What does the HBCF do?

A builder is obliged by law to obtain a Certificate of Insurance (CoI) under the HBCF scheme before asking any payment under the contract for a residential construction, addition, or alteration project with a contractual value over $20,000. 
 
The HBCF provides a safety net for homeowners if their builder has been unable to honour commitments under the building contract due to insolvency, death or disappearance. The safety net is also provided where the builder’s licence has been suspended for failing to comply with a Tribunal or Court order to pay compensation to the homeowner.

What does the CoI cover you for?

This insurance gives protection to the homeowner for losses arising from defective and incomplete work where the builder or developer: becomes insolvent, dies, disappears, or has their building licence suspended due to non-compliance of a money order by Tribunal or Court. The period of cover lasts for six years from the date of job completion.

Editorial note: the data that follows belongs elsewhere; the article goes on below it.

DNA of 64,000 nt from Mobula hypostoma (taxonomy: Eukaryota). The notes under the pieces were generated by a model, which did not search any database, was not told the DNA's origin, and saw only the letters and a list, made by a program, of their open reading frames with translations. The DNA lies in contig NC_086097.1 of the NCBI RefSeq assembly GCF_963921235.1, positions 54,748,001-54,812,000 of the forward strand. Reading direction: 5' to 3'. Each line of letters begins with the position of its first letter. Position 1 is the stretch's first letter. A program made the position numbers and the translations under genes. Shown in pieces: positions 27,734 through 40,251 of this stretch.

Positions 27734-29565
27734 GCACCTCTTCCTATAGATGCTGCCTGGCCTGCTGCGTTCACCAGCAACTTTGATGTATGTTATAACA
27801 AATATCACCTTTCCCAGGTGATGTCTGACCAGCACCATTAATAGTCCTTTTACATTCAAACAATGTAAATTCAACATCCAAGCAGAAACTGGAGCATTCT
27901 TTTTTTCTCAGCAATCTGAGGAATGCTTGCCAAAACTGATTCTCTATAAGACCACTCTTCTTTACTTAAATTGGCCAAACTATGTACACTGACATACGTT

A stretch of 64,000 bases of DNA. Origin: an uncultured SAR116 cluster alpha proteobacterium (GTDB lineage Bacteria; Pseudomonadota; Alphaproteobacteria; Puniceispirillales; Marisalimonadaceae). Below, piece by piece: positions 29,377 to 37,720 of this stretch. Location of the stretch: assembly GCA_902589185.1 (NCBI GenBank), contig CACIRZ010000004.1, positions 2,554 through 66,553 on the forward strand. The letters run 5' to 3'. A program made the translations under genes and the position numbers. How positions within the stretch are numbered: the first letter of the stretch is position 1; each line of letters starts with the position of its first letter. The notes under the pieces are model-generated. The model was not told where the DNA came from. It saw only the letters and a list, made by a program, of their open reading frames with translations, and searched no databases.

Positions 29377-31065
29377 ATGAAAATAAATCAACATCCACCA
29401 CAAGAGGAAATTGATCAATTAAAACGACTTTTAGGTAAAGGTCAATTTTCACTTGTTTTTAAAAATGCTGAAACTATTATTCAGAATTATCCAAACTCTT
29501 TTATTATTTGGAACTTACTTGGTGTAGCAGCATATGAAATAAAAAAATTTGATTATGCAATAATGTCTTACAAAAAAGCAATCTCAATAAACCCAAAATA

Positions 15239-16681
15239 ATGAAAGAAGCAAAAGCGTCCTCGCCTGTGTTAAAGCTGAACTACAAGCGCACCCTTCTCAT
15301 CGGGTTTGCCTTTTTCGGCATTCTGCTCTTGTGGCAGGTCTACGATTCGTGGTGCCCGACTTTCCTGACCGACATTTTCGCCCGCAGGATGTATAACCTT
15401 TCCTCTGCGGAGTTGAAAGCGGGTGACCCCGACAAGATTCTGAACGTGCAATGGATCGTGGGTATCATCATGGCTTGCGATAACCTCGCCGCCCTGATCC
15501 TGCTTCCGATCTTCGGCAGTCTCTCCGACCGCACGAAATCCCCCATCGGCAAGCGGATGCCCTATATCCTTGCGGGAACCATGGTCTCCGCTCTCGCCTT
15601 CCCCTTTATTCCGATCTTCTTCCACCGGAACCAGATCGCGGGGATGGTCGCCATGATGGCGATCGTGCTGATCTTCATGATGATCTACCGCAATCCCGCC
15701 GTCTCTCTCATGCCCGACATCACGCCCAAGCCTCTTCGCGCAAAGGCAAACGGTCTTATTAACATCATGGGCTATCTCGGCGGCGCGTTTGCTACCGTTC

Who is a Developer?

Under the Home Building Act 1989 an individual, partnership or corporation having residential building work done in connection with an existing or proposed dwelling in a building or residential development where four or more of the existing or proposed dwellings are or will be owned by the individual, partnership or corporation is considered to be a ‘developer’.  
 
A developer of residential building work also includes the owner of the land where the development is carried out and who owns, or will in future own, four (4) or more of the existing or proposed dwellings. 
 
The definition also provides that if another person or organisation who will also own four or more of the units in the development entered into the building contract for the work, then they are also considered to be a developer.
 
Developers are not covered by an insurance policy under the HBCF scheme, however, a purchaser of a property from a developer and their successors in title are covered by the policy.